Why You Must Understand Margin of Error Before Reading Election Polls
The term ‘margin of error’ is a common term when it comes to market research. However, this lexicon is always mentioned more in mainstream media around an election. With less than two weeks to go until the United States Presidential Election, ‘margin of error’ is no longer jargon but a common-use term that comes up in the press every day.
What is a Margin of Error?
The margin of error is the accepted standard within the market research industry for data reliability. It lets us know with a certain level of confidence that if the same research methodology was completed again the results would be within the same ‘margin’.
This is an overly simplified explanation of the term. The margin coincides with a statistically significant confidence level. The confidence level is usually tested at 90%, 95%, or 99%. For example, if the margin of error is +/- 2% and the confidence level is 95% – if the same survey was completed again among a random sample, 95 times out of 100, the results would be within two percentage points.
What Does This Have to Do With the Election?
Many times you see, headlines such as Biden leads a state by 2%. However, the margin error is 3%. In these instances, it means that Biden is not winning but tied with Trump.
It is something to keep an eye on in the polls as the election approaches. The number of eligible voters starts to decrease (because there are so many polls happening in the days running up to the election and only a certain number of voters taking polls). This causes the sample sizes to become limited, and margins of errors start to rise. You need to keep an eye out for these in the last few weeks before the election to ensure that the polls are telling the whole story.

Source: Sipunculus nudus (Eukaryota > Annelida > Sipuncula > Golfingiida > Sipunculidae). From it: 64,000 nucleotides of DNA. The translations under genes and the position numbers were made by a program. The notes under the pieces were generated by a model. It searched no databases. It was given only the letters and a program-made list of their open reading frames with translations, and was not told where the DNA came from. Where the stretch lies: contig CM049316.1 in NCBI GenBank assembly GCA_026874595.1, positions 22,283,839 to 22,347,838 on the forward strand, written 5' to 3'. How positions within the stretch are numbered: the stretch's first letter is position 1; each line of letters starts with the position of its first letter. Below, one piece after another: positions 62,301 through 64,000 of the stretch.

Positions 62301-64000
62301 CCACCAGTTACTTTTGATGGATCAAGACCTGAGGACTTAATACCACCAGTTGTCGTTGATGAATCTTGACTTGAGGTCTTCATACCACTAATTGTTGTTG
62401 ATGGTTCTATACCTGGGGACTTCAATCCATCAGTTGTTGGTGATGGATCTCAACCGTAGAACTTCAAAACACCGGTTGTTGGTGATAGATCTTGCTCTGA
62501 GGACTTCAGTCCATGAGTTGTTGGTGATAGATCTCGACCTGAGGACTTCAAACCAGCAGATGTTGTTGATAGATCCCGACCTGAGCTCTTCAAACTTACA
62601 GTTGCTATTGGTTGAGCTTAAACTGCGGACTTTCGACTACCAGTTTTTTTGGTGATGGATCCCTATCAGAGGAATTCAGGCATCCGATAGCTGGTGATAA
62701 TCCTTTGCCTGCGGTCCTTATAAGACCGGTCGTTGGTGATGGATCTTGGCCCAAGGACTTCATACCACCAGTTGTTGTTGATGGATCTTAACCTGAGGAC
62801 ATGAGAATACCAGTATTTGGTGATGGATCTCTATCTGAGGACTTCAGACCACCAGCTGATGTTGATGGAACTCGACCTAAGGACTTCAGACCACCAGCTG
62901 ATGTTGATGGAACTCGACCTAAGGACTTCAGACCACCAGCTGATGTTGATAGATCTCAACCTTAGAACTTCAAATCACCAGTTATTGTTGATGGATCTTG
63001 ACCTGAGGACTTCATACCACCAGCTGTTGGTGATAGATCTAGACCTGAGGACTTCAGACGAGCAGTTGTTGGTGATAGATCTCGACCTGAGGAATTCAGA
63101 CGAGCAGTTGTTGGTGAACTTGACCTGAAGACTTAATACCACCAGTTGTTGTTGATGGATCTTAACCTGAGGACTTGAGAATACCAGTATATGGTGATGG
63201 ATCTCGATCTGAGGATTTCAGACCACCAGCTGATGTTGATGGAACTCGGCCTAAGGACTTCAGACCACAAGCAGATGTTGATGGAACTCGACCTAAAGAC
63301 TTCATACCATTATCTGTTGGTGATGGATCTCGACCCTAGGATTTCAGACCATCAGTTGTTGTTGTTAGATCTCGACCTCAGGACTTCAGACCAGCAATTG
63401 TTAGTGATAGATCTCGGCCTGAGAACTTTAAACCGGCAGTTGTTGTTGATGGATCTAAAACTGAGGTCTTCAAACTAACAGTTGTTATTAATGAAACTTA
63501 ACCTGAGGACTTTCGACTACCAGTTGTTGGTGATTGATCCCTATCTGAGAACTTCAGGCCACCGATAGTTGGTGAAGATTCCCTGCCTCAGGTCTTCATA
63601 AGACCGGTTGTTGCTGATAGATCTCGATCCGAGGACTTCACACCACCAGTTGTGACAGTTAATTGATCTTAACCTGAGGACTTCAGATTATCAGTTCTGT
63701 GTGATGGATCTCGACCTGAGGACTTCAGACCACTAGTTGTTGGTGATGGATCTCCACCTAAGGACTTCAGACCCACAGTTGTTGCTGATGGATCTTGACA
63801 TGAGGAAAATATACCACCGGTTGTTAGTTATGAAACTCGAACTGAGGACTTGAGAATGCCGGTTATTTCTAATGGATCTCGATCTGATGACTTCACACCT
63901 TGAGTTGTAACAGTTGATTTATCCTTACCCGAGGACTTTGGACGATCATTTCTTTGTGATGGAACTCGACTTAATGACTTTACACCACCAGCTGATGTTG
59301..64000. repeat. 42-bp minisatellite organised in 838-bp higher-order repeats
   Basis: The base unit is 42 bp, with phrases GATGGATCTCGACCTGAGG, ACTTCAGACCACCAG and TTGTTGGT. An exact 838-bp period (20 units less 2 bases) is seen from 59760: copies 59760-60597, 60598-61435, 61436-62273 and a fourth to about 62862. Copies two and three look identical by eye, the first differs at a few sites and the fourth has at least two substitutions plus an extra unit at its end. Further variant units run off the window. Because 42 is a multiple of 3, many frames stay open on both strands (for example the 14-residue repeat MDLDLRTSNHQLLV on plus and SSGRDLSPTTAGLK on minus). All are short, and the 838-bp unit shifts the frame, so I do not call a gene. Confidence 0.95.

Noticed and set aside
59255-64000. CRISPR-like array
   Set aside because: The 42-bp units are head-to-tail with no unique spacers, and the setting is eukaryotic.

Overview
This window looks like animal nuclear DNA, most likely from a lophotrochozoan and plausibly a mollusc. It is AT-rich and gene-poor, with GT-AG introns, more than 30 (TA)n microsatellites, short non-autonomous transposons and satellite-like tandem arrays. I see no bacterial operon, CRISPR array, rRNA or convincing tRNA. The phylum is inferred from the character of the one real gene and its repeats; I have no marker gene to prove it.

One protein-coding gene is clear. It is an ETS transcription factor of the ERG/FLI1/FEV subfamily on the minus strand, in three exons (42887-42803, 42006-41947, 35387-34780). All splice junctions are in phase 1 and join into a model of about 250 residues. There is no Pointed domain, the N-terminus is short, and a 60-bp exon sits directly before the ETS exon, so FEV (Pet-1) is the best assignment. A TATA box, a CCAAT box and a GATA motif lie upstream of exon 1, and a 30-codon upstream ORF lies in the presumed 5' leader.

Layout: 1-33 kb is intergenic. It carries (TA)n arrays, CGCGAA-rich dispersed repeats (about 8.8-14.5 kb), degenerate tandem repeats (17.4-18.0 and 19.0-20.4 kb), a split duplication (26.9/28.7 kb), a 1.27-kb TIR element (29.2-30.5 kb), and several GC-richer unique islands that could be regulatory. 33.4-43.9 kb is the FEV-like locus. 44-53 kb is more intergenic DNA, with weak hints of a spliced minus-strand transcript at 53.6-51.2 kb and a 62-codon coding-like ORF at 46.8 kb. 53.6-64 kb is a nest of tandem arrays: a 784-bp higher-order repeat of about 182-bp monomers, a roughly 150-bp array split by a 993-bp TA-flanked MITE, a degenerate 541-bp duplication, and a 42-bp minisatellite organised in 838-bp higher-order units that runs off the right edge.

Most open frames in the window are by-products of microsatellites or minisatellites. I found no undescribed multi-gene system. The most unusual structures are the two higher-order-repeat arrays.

Is the Margin of Error the Only Error that We Need to Account for?
The margin of error can be misleading. It assumes that we have accounted for all errors. If survey results state that 25% of the population is going to vote for a particular candidate with a +/-2% margin of error, then we can safely say that anywhere between 23% and 27% of people will vote that way.
That is not the case. The margin of error allows us to understand the sampling error. However, other non-sampling errors can occur in market research, and it is essential to keep your eye out for them in polls:
- The way a question is asked can result in errors (e.g. leading questions, incomplete list of choices to choose from, double-barreled).
- Many questions ask about intent rather than attitudes or past behavior. That requires a further interpretation that can leader to errors (e.g. voting models).
- Bad respondents (people taking a survey too quickly and not reading the questions, doing ‘straight-line’ or ‘pattern’ responses). The research company often cleans these, but when research is done very quickly, they do not have time to remove all bad participants.
- Weighting survey sampling to match the population may be off (In the 2016 election, education was not weighted and caused the polls to be off)
The margin of error is critical to look out for but not the be-all and end-all of research errors. It is essential to analyze the methodology and ensure that the number of errors are limited.
Read more about political polling here: The Accuracy of Political Polling
Read some of our recent case studies and blogs here to learn more about business and consumer research:
- The Pros and Cons of Online Survey Research
- The Power of Census Data
- COVID-19 and Conducting Market Research
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